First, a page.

·      Allison (age 30, 2nd generation Yugoslavian; elementary school PE teacher with three master’s degrees; tiny, energetic, chatty, multi-tasker, joyful flirt, high on life, native Long Islander, loves the Mets; votes reliably)
·      Signy (age—older but indeterminate, maybe 60, maybe 65; black; family from South Carolina, tall, elegant, head full of golden short braids; married, wears lots of rings; plays puzzle games on her iPad between cases; voice of gentle reason; has job in entertainment industry, but keeps in on QT; often withholds vote out of sympathy for the defendant’s circumstances)

ROW 3:
·      Suzanne (age about 70; lifelong single woman, white, glasses; makes sounds from her mouth, like “uh huh” or “hmmm” or “ah” almost continuously, as if mumbling to self; tough NY broad; votes reliably)
·      Eleanor (age 30, Bostonian, intellectual; white; big reader, introvert; pretty, practical, nerdy in a sweet way; stunned and quietly appalled on a daily basis by juror behavior; votes reliably)
·      Martina (Marty) (age 55, 1st generation Serbo-Croation, divorced mother of grown son; nurse; loves Brooklyn, but lives in Astoria; quick, choppy, direct way with words; votes reliably)
·      Miss O’ (And then there’s Maude, raises her hand high so as to be counted; often interpreted by certain others as vengeful, like Miss O’ is personally invested in any of the outcomes)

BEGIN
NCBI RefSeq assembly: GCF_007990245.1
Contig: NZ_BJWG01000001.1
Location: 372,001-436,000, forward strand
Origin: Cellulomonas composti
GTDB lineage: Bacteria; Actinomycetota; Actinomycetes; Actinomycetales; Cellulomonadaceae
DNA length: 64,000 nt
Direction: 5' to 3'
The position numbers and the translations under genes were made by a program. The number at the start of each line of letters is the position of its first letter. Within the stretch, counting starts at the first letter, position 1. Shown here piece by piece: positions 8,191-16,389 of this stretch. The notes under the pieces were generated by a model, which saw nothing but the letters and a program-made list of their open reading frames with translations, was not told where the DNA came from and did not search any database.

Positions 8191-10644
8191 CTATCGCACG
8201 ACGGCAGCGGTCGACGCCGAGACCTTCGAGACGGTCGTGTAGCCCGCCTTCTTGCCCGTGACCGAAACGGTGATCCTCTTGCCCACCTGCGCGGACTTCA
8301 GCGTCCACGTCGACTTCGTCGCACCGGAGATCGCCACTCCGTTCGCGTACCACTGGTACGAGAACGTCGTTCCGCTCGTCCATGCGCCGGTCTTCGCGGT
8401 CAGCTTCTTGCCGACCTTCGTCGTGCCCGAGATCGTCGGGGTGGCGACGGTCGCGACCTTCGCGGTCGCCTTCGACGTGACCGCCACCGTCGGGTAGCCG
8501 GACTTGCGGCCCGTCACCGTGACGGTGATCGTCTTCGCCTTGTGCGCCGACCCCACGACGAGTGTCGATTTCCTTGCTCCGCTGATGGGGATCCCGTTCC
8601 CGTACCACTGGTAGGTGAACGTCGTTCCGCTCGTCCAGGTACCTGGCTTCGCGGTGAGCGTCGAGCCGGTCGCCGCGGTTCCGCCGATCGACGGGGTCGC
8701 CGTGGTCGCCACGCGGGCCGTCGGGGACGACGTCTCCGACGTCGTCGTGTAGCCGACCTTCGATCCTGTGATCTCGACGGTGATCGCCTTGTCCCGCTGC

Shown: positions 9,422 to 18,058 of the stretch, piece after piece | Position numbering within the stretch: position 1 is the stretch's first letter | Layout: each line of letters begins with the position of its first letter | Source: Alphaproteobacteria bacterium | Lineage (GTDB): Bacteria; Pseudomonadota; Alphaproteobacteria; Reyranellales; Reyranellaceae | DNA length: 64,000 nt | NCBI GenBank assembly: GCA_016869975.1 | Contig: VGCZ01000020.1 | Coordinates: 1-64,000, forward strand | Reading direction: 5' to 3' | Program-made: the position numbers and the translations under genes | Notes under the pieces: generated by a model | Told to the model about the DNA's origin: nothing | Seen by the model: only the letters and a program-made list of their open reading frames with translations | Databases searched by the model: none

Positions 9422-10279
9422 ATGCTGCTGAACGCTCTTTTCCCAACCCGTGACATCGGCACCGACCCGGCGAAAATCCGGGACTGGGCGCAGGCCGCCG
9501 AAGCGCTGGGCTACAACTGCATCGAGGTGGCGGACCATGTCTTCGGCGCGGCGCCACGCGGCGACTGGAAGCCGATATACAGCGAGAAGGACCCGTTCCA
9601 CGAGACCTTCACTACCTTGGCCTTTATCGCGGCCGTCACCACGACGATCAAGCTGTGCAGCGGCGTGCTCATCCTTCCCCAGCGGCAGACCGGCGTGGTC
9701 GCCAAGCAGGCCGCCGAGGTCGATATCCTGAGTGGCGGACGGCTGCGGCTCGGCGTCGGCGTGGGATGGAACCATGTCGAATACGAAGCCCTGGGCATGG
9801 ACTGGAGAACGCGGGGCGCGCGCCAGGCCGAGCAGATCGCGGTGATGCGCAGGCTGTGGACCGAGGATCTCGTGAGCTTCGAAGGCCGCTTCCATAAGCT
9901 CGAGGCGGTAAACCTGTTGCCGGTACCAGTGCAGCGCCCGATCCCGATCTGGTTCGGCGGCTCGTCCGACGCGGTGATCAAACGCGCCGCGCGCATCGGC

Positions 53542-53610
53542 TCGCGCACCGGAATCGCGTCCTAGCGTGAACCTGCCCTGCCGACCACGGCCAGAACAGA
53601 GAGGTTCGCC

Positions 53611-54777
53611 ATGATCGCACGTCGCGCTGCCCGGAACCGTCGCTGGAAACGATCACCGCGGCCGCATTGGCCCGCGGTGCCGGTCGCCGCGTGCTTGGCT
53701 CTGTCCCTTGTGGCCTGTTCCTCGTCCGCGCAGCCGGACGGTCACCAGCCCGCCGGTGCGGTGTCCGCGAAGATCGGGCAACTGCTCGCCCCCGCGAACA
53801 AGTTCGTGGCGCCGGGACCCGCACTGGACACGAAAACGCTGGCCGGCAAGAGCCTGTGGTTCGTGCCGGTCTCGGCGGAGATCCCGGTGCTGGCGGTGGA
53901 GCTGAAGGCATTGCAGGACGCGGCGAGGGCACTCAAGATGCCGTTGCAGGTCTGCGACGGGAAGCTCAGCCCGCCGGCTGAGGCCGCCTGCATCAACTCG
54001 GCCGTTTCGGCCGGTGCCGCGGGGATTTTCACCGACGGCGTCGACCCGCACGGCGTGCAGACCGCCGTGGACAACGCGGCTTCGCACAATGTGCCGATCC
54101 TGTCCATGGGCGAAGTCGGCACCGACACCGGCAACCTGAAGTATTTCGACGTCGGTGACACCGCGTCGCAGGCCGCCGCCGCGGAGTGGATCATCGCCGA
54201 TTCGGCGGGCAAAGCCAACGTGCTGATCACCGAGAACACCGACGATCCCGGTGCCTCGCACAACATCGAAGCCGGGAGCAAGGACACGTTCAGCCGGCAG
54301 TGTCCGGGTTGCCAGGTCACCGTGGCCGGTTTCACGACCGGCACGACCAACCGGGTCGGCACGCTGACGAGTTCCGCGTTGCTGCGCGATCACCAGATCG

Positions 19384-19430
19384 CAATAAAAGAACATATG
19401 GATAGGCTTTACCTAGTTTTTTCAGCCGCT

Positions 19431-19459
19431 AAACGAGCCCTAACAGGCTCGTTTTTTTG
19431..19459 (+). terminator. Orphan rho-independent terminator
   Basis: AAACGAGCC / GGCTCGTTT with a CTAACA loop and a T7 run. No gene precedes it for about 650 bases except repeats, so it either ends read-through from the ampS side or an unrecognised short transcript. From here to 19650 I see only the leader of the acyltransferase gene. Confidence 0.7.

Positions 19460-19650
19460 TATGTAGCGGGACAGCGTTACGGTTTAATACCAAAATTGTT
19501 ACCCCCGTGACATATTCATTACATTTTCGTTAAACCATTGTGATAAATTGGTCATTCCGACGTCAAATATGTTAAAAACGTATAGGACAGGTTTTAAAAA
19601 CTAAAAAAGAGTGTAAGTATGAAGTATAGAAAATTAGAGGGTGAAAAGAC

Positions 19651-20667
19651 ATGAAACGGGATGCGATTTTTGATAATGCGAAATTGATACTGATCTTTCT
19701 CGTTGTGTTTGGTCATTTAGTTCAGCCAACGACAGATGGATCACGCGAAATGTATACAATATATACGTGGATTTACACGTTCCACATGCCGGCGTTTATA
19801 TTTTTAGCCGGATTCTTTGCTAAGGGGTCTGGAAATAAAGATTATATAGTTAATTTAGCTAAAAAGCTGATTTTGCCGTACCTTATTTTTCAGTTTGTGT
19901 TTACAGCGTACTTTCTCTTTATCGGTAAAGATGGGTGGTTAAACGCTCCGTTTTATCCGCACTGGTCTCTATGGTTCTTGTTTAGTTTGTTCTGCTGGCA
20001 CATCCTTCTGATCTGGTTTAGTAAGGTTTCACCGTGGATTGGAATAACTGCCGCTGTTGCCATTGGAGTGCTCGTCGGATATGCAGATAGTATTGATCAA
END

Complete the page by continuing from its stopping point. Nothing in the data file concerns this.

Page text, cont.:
·      Kandie (age 50, former ’80s clubbing girl who has always been single, lives in Astoria with her mom, very nice, down to earth; 1st generation Greek; slow speaking rhythms, great sense of humor; votes reliably)

ADJUNCT WING (seats across the room, behind a short wall where observers might sit, opposite the “Judge’s Bench” and behind the A.D.A. table; partially blocked by post, to seat remaining jurors)

Front (two seats)
·      Simon (44, short, bearded, dapper; Jewish; diligent note-taker and question-asker; reads four to six novels over the course of a month of down time; tries to date at least a half dozen of the women; points out all the rules, votes reliably)